Tag Archives: Transportation

New Beijing bike-share company sued for discrimination (Translation)

The following is a partial translation of a Caixin article, 北京公租自行车涉嫌户籍歧视被起诉, published June 20 and written by Wang Qingfeng (王箐丰).

Caixin Online (Journalism Intern Wang Qingfeng) — Just this month, Beijing saw the launch of a public bike share service. On June 20, long-time Beijing lawyer Li Fangping called the hotline to register for the just opened Chaoyang District bike share service, but Li was told those with IDs from outside Beijing were not eligible for the service. Li then decided to sue the bike share provider, Goldnet Communication Technology Beijing Co., Ltd.

Beijing’s Dongcheng and Chaoyang districts reportedly opened the bike share system June 16 with 2,000 bikes at Jianguomen, Sanlitun, and 63 other locations. Those with second-generation Beijing ID cards can use a bike for free if under an hour, after which the fee is 1 RMB/hour, with the maximum daily fare set at 10 RMB for up to three days. …

The Beijing government information office’s official weibo wrote on June 18: “According to the operator, because the system is in its pilot phase, only second-generation Beijing IDs are supported. Even first-generation Beijing IDs will not work. But opening the service to all of our Beijing friends is the next step in the process.”

I personally have been a big fan of a similar service in Washington, D.C., which is also coming this summer to New York, and has already shown up in Boston and Boulder, Colo.

Beijing Traffic in 1981. And a Change on This Site.

An interesting passage and a mini-site announcement today.

First: Danwei announced they’d begin republishing old stories from former Daily Telegraph Beijing correspondent Graham Earnshaw, who held the post from 1980 to 1984.

The first article they posted is interesting mostly for Earnshaw’s author’s note:

At the time, there were almost no cars on Beijing streets except for a few buses, army jeeps and the occasional Red Flag limo. It was all bicycles. It was possible to drive very fast, and I once did Jianguomen to Beida in 15 minutes. Madness. At night camel trains of several camels, as well as donkey carts, would pass along Jianguomenwai Dajie, so deathly quiet after 9pm that it was possible to clearly hear the Peking station clock playing the East is Red on the hour every hour. Another explanation given for the ban on headlights was to prevent giving the US imperialists or Soviet revisionists guidance on any possible bombing run.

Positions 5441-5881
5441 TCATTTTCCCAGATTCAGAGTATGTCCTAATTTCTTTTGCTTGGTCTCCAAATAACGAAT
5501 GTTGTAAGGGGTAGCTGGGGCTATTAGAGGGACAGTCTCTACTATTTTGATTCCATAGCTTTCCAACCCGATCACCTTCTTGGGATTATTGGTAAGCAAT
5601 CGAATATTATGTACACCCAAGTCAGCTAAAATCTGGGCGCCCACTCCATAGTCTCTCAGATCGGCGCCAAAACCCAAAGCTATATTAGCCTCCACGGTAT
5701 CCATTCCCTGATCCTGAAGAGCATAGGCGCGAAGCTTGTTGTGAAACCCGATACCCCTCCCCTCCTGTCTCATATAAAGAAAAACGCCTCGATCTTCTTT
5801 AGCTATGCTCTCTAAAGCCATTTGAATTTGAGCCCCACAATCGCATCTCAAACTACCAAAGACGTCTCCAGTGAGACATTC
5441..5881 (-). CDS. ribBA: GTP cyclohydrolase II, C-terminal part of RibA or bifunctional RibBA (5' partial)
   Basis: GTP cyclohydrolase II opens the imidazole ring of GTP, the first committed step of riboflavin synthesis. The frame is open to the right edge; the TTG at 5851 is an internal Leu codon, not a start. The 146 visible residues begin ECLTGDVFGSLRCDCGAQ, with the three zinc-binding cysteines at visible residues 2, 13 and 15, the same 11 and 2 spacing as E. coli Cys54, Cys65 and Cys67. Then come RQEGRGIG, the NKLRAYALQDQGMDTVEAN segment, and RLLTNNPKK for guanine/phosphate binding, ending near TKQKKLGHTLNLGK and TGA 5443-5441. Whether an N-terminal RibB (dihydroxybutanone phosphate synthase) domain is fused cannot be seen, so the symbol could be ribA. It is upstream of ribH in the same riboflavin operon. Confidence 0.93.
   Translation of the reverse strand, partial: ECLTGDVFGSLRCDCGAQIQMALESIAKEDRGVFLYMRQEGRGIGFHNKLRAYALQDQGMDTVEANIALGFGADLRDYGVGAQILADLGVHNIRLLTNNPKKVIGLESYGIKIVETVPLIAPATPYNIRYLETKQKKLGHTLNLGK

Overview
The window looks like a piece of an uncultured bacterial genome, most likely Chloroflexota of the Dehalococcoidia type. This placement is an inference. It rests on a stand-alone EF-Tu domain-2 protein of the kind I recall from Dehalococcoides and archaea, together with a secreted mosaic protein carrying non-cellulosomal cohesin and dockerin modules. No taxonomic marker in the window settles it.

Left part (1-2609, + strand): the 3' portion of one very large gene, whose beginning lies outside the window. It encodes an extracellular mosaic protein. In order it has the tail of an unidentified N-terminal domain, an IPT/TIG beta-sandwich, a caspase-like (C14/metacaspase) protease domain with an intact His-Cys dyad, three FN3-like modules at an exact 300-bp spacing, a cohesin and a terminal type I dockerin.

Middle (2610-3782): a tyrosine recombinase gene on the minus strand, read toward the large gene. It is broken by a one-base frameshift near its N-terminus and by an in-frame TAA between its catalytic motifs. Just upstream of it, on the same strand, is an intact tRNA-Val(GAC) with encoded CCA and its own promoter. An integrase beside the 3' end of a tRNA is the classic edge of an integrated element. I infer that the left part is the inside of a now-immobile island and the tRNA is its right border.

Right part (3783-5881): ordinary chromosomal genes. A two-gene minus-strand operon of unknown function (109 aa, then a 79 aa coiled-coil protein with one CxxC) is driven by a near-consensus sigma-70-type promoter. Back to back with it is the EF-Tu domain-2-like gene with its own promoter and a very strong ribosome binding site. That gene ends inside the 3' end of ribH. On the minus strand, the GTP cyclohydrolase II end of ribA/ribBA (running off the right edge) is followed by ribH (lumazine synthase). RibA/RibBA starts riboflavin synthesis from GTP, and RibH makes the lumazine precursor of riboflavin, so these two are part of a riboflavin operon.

Jianguomen to Beida in 15 minutes, for those of you not familiar with Beijing traffic, is approximately twice as fast as today when the streets are empty at 3 a.m. A realistic person during the day, and not rush hour, would budget an hour to make the drive.

My mini-announcement: I’ve previously tried to keep this site specifically focused on things transpacific. We will see as I move around in the coming months, but for now, I’m going to post any East Asia or transpacific news, regardless of whether it involves other countries. This is the first.

Higher Gas Prices in China May Be Good

The Chinese government this week raised the price of gasoline almost 10 percent as shortages spread across the country. Higher gas prices may be just what Earth’s doctor ordered.

Given the recent rise in the cost of crude, the Financial Times reports, Chinese policymakers face challenges. To pay for expensive crude, retail fuel prices would naturally go up. But the government is concerned about inflation. And according to “analysts” in the FT article, concerns over public unrest would stop prices from rising more than about 10 percent further before the Olympics.